Turkish contractor Renaissance Construction has cut its bid for the Netherlands’ Ballast Nedam by more than 80% after the loss-making builder signalled still more trouble in the year ahead.
Ballast has been haemorrhaging cash on ambitious infrastructure schemes, including burying a national motorway that cuts through Maastricht.
In July Renaissance offered to rescue the Dutch contractor with a bid of €1.55 a share, which was accepted by the Ballast board.
The "white knight" bid came after Ballast posted a net loss of €103m ($116m) for 2014, more than double its loss of €41m in 2013.
But earlier this month, on 9 September, Ballast said it expects to make additional losses of €20m this year caused by "deteriorating results in the building and development division".
At the same time the two companies announced that Renaissance’s bid had been cut to €0.30, more than 80% less than its initial offer.
However, the Ballast Nedam board supports the lower offer. The acceptance period ends 13 November.
Ballast’s poor results have been the result of three bankruptcies of suppliers and partners, including Imtech Building Services, and big losses on ambitious infrastructure schemes.
The most damaging project has been the widening of the A15 motorway in Rotterdam, a public-private partnership scheme in which Ballast was a 40% consortium partner.
Announcing its 2014 results, Ballast said total cost overruns on the design and construction of the A15 had reached €318m ($357m), of which its share of 40% was €127m ($143m).
As part of an urgent restructuring programme, Ballast’s 40% equity stake in the A15 scheme has now been cut to 10%.
Ballast also posted a €26m loss in 2014 on the ambitious scheme to move underground the busy A2 motorway, which cuts the city of Maastricht in two (pictured), and €12m on a public transport hub in Breda.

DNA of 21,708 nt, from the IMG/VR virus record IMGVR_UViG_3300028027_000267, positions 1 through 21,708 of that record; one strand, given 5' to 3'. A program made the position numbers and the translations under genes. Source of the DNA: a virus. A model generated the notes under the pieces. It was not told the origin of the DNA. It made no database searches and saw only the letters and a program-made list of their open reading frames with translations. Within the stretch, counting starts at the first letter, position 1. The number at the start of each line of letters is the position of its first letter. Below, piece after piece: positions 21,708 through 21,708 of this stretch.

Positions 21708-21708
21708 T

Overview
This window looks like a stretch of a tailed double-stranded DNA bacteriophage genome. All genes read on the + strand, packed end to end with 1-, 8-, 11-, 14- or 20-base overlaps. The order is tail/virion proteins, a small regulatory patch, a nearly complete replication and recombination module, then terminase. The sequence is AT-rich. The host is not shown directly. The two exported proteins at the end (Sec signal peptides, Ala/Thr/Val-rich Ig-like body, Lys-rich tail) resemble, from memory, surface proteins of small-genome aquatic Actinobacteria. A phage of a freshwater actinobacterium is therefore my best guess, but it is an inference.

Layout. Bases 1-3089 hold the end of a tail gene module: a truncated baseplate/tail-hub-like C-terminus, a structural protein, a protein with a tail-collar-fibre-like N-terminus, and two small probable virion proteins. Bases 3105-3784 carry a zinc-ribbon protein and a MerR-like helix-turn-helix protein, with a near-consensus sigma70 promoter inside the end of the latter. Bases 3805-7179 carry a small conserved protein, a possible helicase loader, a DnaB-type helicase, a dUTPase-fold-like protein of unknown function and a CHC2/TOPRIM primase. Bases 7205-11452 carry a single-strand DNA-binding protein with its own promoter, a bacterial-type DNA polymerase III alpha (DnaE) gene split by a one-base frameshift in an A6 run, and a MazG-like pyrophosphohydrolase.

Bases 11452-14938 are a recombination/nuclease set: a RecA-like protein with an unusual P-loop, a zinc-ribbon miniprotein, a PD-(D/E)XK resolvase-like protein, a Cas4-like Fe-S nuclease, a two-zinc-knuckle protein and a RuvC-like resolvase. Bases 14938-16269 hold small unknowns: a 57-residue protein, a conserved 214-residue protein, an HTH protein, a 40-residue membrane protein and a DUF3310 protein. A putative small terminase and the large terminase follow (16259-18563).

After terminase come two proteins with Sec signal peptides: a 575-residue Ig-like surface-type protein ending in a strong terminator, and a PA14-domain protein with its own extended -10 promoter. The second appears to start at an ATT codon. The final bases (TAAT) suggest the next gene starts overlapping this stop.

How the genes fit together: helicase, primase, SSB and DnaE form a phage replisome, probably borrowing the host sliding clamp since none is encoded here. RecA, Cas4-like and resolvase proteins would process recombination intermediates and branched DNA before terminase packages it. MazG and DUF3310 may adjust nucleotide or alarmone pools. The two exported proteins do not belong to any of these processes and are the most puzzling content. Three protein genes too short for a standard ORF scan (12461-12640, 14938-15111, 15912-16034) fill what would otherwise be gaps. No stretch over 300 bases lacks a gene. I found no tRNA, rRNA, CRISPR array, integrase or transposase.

The losses will lead to a breach in Ballast’s banking covenants, but its lenders, ING Bank, Rabobank and Royal Bank of Scotland, have confirmed that they will keep extending credit if Renaissance goes through with its offer.
Ballast and Renaissance said the deal reflects the long-term growth potential of both companies. They said that Ballast Nedam would benefit from "a strong shareholder" that was willing to inject capital to "increase its solvency and reduce its vulnerability".
It was also said that Ballast Nedam would be less vulnerable to the consequences of cost overruns on large projects.
Renaissance Construction operates in 20 countries, although its traditional strengths are in Russia and Turkey, as well as central Asia, the Middle East, Switzerland and Germany.
Renaissance already holds a 29% stake in Ballast.
Photograph: Ballast lost €26m in 2014 on the ambitious scheme to move underground the busy A2 national motorway, which cuts the city of Maastricht in two (http://www.a2maastricht.nl)